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THE FORENSIC PATHOLOGIST

[There are a few peculiar incidental advantages to being in the world of forensic pathology. 1) In many jurisdictions, the forensic pathologist, as a criminal investigator, may acquire a permit to carry a handgun. This is perfect for those just macho enough to wish to go armed, but not so macho as to want to go to jail for it. 2) Since forensic pathologists typically work in nonmedical institutions, such as city morgues and county medical examiner's offices, they may be exempt from licensing/certifying agencies and may thumb their noses at even the most basic laboratory safety practices. It is something of a tradition for a lot of eating and smoking to be going on while actually performing autopsies. On the other hand, forensic pathologists are not known for their longevity] 

 

Forensic pathology, which for practical purposes deals with the postmortem investigation of sudden and unexpected death, is about as far from the mainstream of medicine as one can get. The training of a forensic pathologist generally entails a complete five-year residency in anatomic and clinical pathology, followed by one or more years of fellowship training in a medical examiner's office in a large city "fortunate" enough to have hundreds of homicides per year. A completely credentialed forensic pathologist is certified by the American Board of Pathology as both a general pathologist and as a subspecialist, following successful completion of the Board examinations in anatomic, clinical, and forensic pathology.

The good forensic pathologist is an amalgamation of pathologist, detective, politician, and public relations person. Not only must one know the technical aspect of the discipline, but he/she needs to have the communication skills to acquire supportive information from law enforcement officers and explain the results of medical examinations to juries (which are specifically selected for technical ignorance) and other laypeople. Also, mediocre media operatives, desperate for exposees when news is slow, find medical examiners to be quick and easy targets. Forensic pathology, because it involves no mean amount of educated guessing, lends itself well to glib Monday morning quarterbacking by amateurs.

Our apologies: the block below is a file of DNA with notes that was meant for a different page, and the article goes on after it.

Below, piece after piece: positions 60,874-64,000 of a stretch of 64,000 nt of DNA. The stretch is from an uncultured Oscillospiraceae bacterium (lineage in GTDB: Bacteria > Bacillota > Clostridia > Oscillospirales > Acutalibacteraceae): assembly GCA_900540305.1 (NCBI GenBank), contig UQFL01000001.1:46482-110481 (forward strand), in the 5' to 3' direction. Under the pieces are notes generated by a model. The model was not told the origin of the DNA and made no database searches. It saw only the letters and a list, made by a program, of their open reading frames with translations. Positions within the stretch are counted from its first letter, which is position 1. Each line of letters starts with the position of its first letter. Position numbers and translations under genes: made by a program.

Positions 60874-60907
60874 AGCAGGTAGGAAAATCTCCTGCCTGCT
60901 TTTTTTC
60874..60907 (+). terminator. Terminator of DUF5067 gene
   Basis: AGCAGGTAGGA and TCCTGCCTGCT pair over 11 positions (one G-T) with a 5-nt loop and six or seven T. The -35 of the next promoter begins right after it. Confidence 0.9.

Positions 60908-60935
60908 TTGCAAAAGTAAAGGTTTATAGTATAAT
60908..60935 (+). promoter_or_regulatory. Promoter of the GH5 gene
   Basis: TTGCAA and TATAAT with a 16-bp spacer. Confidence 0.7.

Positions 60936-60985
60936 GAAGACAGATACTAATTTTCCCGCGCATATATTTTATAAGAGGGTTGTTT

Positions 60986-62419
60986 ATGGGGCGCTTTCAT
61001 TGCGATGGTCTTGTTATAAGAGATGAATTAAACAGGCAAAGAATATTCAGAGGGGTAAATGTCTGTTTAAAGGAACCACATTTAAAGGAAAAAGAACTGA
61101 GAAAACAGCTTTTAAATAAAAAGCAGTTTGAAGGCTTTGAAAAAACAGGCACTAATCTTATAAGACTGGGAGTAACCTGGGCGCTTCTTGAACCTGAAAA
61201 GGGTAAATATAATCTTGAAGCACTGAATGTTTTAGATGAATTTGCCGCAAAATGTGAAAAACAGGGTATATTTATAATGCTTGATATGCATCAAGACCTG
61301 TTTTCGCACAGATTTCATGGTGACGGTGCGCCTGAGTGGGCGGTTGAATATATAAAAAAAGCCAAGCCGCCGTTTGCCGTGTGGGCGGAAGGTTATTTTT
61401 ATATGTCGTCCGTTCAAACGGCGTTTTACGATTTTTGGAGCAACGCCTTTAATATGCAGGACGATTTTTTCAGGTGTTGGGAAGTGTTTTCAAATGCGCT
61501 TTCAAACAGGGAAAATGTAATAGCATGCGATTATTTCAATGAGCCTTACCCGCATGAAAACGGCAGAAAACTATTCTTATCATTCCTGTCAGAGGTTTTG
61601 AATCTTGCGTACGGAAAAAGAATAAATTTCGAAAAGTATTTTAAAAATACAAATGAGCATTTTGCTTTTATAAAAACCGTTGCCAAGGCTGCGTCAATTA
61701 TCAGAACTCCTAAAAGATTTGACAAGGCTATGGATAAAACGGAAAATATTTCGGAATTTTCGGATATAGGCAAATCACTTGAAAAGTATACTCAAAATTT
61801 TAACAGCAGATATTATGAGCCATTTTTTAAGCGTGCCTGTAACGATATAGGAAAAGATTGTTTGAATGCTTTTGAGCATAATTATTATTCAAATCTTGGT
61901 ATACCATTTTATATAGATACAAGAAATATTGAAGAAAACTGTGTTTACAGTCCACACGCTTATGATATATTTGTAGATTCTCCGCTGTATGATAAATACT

Role of the Forensic Pathologist
Forensic determinations go beyond those of patient-oriented medicine, as they involve legal as well as medical considerations: 

A. Cause of death
This is a specific medical diagnosis denoting a disease or injury (e.g., myocardial infarction, strangulation, gunshot wound). In particular, 

1. Proximate cause of death. The initial injury that led to a sequence of events which caused the death of the victim. 

2. Immediate cause of death. The injury or disease that finally killed the individual.  Example: A man burned extensively as a result of a house fire dies two weeks later due to sepsis. The proximate cause of death is his burns, leading to sepsis, which is the immediate cause of death. 
B. Mechanism of death
This term describes the altered physiology by which a disease or injury produces death (e.g., arrhythmia, hypoventilatory hypoxia, exsanguination). 

C. Manner of death
This determination deals with the legal implications superimposed on biological cause and mechanism of death: 
1. Homicide. Someone else caused the victim's death, whether by intention (robber shoots convenience store clerk) or by criminal negligence (drunk driver, going 55 mph on Fondren, runs red light at Bellaire and strikes pedestrians in crosswalk). After the forensic determination is made, it may of course be altered as a result of a grand jury or other legal inquiry. For instance, when one child shoots another, the forensic examination may conclude from the body that homicide was the manner of death, but after considering all evidence, a grand jury may conclude that the gun discharged accidentally. 
2. Suicide. The victim caused his/her own death on purpose. This may not always be straightforward. For instance, a victim may strangle himself accidentally during autoerotic behavior (apparently some people find a certain amount of hypoxia very stimulating). If the examiner were not to consider all of the evidence (such as erotic literature found near the body), an incorrect determination of "suicide by hanging" might be made. This error may be financially disastrous for the victim's survivors, since many life insurance policies do not award benefits when the insured is a suicide. Also, in some cultures suicide is a social stigma or a sin against its deity. 

3. Accidental. In this manner of death, the individual falls victim to a hostile environment. Some degree of human negligence may be involved in accidental deaths, but the magnitude of the negligence falls short of that reasonably expected in negligent homicide. Whereas the negligence of the speeding drunk, above, would be considered gross by a reasonable observer, a pedestrian killed at the same intersection by a sober driver, not speeding or running a red light, would be reasonably considered a victim of accidental death. 

4. Natural causes. Here, the victim dies in the absence of an environment reasonably considered hostile to human life. Most bodies referred for forensic examination represent this manner of death. 


Copyright (c) 1995, Edward O. Uthman.

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